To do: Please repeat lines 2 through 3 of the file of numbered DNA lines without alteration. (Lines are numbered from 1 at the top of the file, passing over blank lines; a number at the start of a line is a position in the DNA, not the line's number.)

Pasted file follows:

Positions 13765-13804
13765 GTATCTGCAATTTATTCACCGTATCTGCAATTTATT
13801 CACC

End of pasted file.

13765 GTATCTGCAATTTATTCACCGTATCTGCAATTTATT
13801 CACC